But liability for copyright infringement can extend to those who facilitate theft under the theory of secondary liability, which includes both vicarious and contributory liability. Just last year, in BMG v. Cox, a federal judge upheld a $25 million penalty against ISP giant Cox Communications for contributory and willful copyright infringement. Despite arguing that its Internet service is just like the VCR in Sony v. Universal, and therefore should not be liable for infringing acts of its customers, Cox was found to have made a material contribution to the infringement simply by providing the means—also referred to as the “site and facilities”—for a user to infringe, and to have had knowledge of repeated instances of infringement. This combination of material contribution and knowledge satisfies the test for contributory infringement, and the District Court’s finding represents a clear assignment of accountability to those that turn a blind eye to piracy.
While Cox’s failure to act in the face of blatant, repeated infringement may represent a more egregious example of contributory infringement, one could argue that Kodi is similarly exposing itself to secondary liability. By providing software that facilitates extensive piracy, Kodi surely makes a material contribution to infringement, and the Kodi group is well aware that its product “has grown to become one of the most-used pieces of software through which people can stream, download and otherwise obtain copyright infringing content.”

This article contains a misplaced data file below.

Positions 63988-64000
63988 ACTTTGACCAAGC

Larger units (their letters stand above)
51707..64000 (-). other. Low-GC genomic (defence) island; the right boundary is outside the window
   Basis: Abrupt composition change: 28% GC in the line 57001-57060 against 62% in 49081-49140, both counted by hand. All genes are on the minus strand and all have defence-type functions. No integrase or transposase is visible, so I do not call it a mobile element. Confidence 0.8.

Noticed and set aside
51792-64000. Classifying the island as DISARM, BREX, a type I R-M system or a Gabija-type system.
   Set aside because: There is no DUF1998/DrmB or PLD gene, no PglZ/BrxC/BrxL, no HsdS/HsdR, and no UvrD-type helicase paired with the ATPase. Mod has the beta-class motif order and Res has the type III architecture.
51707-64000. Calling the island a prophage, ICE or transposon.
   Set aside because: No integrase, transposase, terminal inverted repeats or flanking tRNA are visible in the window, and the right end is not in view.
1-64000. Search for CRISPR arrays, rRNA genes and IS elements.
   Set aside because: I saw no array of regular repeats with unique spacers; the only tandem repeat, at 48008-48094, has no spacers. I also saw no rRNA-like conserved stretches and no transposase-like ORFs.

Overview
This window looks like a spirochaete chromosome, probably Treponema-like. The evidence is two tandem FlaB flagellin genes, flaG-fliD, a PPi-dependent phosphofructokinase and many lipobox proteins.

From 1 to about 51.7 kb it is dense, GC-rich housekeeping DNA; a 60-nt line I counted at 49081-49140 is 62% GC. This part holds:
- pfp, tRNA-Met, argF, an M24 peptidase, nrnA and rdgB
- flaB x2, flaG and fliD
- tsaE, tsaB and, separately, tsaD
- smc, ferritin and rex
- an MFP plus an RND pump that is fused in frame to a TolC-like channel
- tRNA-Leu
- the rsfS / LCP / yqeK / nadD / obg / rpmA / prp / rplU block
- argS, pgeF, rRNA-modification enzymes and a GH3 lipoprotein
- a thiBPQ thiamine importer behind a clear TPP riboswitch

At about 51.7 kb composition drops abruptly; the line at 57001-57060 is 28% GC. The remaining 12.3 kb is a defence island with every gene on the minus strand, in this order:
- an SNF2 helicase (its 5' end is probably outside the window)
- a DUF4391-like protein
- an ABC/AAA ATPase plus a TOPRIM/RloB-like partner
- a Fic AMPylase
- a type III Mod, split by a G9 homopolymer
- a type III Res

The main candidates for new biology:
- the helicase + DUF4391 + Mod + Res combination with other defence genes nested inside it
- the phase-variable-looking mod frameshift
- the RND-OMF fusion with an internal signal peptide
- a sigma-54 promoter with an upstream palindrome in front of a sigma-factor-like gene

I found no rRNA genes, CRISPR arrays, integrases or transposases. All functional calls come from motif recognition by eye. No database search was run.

Though Kodi is different than Cox’s Internet service in that once the software is downloaded, its decentralized architecture means Kodi has no ability to monitor or control what it’s used for, the Supreme Court has made clear in MGM v. Grokster that the decentralized nature of software is not enough to escape contributory liability. If Kodi’s primary use can be shown to be streaming infringing content, it could face the same fate as some other illicit streaming services such as Popcorn Time. Those behind Kodi know that contributory liability for open-source software is somewhat of a gray area of copyright law that allows their product to exist, but as the Kodi name becomes more and more synonymous with piracy, it may become harder to avoid accountability.